Goldsborough, Robert 1937–

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Goldsborough, Robert 1937–

(Robert Gerald Goldsborough)

PERSONAL: Born October 3, 1937, in Chicago, IL; son of Robert Vincent (an architect) and Wilma (Janak) Goldsborough; married Janet Elizabeth Moore, January 15, 1966; children: Suzanne Joy, Robert Michael, Colleen Marie, Bonnie Laura. Education: Northwestern University, B.A., 1959, M.S., 1960. Religion: Presbyterian.

ADDRESSES: Office—740 Rush St., Chicago, IL 60611. Agent—c/o Author Mail, Echelon Press, 9735 Country Meadows Ln., Ste. 1-D, Laurel, MD 20723. E-mail[email protected].

CAREER: Associated Press, New York, NY, reporter, 1959; City News Bureau, Chicago, IL, reporter, 1959; Chicago Tribune, Chicago, reporter, 1960–63, assistant editor of Sunday magazine and TV Week, 1963–66, editor of TV Week, 1966–67, assistant to features editor, 1967–71, assistant to editor, 1971–72, Sunday editor, 1972–75, editor of Sunday magazine, 1975–82; Advertising Age, Chicago, editor, 1982–88, special projects director, beginning 1988. Military service: U.S. Army, 1961.

MEMBER: American Association of Sunday and Feature Editors (past president), Arts Club.

AWARDS, HONORS: Love Is Murder (LIM) Readers' Choice Award for best historical mystery, 2006, for Three Strikes You're Dead.



Murder in E Minor, Bantam (New York, NY), 1986.

Death on Deadline, Bantam (New York, NY), 1987.

The Bloodied Ivy, Bantam (New York, NY), 1988.

The Last Coincidence, Bantam (New York, NY), 1989.

Fade to Black, Bantam (New York, NY), 1990.

Silver Spire, Bantam (New York, NY), 1992.

The Missing Chapter, Bantam (New York, NY), 1993.


(Editor and author of introduction) Great Railroad Paintings, Peacock Press/Bantam (New York, NY), 1976.

The Crain Adventure: The Making & Building of a Family Publishing Company, NTC Business Books (Lincolnwood, IL), 1992.

Three Strikes You're Dead (mystery), Echelon Press (Laurel, MD), 2005.

SIDELIGHTS: Journalist and novelist Robert Goldsborough has been a longtime fan of Rex Stout's "Nero Wolfe" mysteries. Goldsborough told CA: "After Stout's death in 1975, I wrote a Wolfe novel, Murder in E Minor, as a gift to my mother who introduced me to the Wolfe stories when I was a teenager." Once written, it took eight years for Goldsborough to get permission from Rex Stout's estate to use his characters and settings in a published work. Murder in E Minor features Stout's famous character, detective Nero Wolfe, along with his sidekick/narrator Archie Goodwin, as they solve the murder of a world-renowned but disliked maestro of the New York Symphony Orchestra. At first loath to break away from his beer, gourmet feasts, and the enjoyment of his orchids, Wolfe finally succumbs to the pleas of the victim's niece and comes out of retirement to catch the killer. David Lehman commented in Newsweek that Goldsborough "handles the puzzle element adroitly."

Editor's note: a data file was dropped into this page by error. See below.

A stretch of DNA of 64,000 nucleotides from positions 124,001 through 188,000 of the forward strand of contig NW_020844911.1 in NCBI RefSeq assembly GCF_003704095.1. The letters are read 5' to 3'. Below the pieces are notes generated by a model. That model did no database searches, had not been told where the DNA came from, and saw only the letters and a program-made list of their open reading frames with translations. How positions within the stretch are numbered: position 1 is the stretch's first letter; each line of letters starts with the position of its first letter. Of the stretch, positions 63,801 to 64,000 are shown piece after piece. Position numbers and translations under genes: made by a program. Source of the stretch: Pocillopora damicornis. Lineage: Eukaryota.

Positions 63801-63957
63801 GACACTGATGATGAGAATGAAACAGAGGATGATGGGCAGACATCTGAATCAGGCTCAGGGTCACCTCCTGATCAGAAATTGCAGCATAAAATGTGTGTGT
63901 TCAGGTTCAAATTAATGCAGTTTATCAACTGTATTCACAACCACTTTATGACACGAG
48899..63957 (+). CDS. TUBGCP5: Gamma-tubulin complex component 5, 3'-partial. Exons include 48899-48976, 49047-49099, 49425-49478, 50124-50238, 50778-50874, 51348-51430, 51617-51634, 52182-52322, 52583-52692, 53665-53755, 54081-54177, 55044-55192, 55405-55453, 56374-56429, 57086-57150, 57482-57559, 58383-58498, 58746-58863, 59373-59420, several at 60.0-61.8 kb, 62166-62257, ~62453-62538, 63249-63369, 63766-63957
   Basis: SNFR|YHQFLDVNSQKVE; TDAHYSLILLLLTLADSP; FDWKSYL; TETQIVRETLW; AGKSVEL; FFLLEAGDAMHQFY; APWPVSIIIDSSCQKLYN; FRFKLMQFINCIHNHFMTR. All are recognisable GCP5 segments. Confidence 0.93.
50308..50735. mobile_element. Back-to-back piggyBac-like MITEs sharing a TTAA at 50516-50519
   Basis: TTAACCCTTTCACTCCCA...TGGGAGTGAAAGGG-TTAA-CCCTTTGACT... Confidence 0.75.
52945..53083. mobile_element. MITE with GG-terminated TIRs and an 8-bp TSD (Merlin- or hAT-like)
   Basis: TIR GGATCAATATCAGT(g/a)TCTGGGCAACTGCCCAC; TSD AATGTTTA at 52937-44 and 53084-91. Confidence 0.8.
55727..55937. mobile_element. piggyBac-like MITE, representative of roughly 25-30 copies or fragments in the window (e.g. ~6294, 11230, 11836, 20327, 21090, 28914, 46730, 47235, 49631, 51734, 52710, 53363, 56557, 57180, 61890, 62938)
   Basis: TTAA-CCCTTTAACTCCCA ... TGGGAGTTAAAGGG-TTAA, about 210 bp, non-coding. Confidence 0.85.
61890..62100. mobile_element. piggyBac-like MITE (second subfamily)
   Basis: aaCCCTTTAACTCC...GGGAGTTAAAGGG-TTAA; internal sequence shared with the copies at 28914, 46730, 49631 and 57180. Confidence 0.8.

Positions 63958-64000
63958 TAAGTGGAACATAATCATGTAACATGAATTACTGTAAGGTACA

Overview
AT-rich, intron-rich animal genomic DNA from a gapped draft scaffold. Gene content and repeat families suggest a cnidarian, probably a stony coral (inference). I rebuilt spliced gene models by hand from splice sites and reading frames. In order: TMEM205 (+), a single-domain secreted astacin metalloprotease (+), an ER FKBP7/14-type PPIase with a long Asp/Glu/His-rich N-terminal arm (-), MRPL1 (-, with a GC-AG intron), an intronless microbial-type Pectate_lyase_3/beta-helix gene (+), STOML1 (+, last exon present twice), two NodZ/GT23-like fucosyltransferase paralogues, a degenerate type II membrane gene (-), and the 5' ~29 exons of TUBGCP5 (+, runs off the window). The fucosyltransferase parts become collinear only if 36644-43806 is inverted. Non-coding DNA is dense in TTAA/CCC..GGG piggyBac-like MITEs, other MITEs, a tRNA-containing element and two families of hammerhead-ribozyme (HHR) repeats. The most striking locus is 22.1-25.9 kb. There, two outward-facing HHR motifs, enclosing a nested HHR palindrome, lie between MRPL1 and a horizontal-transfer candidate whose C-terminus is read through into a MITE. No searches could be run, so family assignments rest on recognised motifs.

In Death on Deadline, Goldsborough's second mystery novel, Wolfe and Goodwin become enmeshed in an attempt by an unscrupulous investor to take over Wolfe's favorite newspaper. The Bloodied Ivy, another Wolfe and Goodwin story, concerns the untimely death of an outspoken academic. Writing in the Chicago Tribune Books, reviewer Phil Vettel called The Bloodied Ivy "a classic Wolfe mystery."

The Last Coincidence finds Goodwin coming to the aid of a friend's niece who is victimized by a rapist. When the rapist is found murdered shortly thereafter, the woman comes under suspicion and Wolfe's inestimable powers of detection come into play. Goldsborough continued the series with Fade to Black, Silver Spire, and The Missing Chapter.

In addition to the Wolfe books, Goldsborough is the author of the stand-alone mystery Three Strikes You're Dead, a story that includes in its list of characters mob boss Al Capone. The protagonist, Steve Malek, is a reporter investigating the murder of a contender for Chicago's mayoral seat—a steel tycoon whose platform is based on eliminating organized crime. Malek visits Capone at the Illinois State Penitentiary at Joliet to find out if the mob was involved in the hit. A subplot involves the Chicago Cubs and the 1938 World Series, and other real-life characters include pitcher Dizzy Dean, actress Helen Hayes, and Mayor Richard Daley. In a Booklist review, Wes Lukowsky described Golds-borough's Chicago as "at once sinister and appealing…. An enormously entertaining caper."



Booklist, June 1, 2005, Wes Lukowsky, review of Three Strikes You're Dead, p. 1761.

Library Journal, April 1, 1986, review of Murder in E Minor, p. 164; April 1, 1987, Jo Ann Vicarel, review of Death on Deadline, p. 168; July, 1988, Rex E. Klett, review of The Bloodied Ivy, p. 97.

Newsweek, June 9, 1986, David Lehman, review of Murder in E Minor, pp. 76-77.

Publishers Weekly, February 28, 1986, Sybil Steinberg, review of Murder in E Minor, p. 119; April 10, 1987, Sybil Steinberg, review of Death on Deadline, p. 85; October 7, 1988, review of The Bloodied Ivy, p. 88; September 22, 1989, Sybil Steinberg, review of The Last Coincidence, p. 41.

Tribune Books (Chicago), August 28, 1988, Phil Vettel, review of The Bloodied Ivy, p. 6.


Killer Books, (December, 2005), Karen Spengler, review of Three Strikes You're Dead.

Robert Goldsborough Home Page, (February 16, 2006).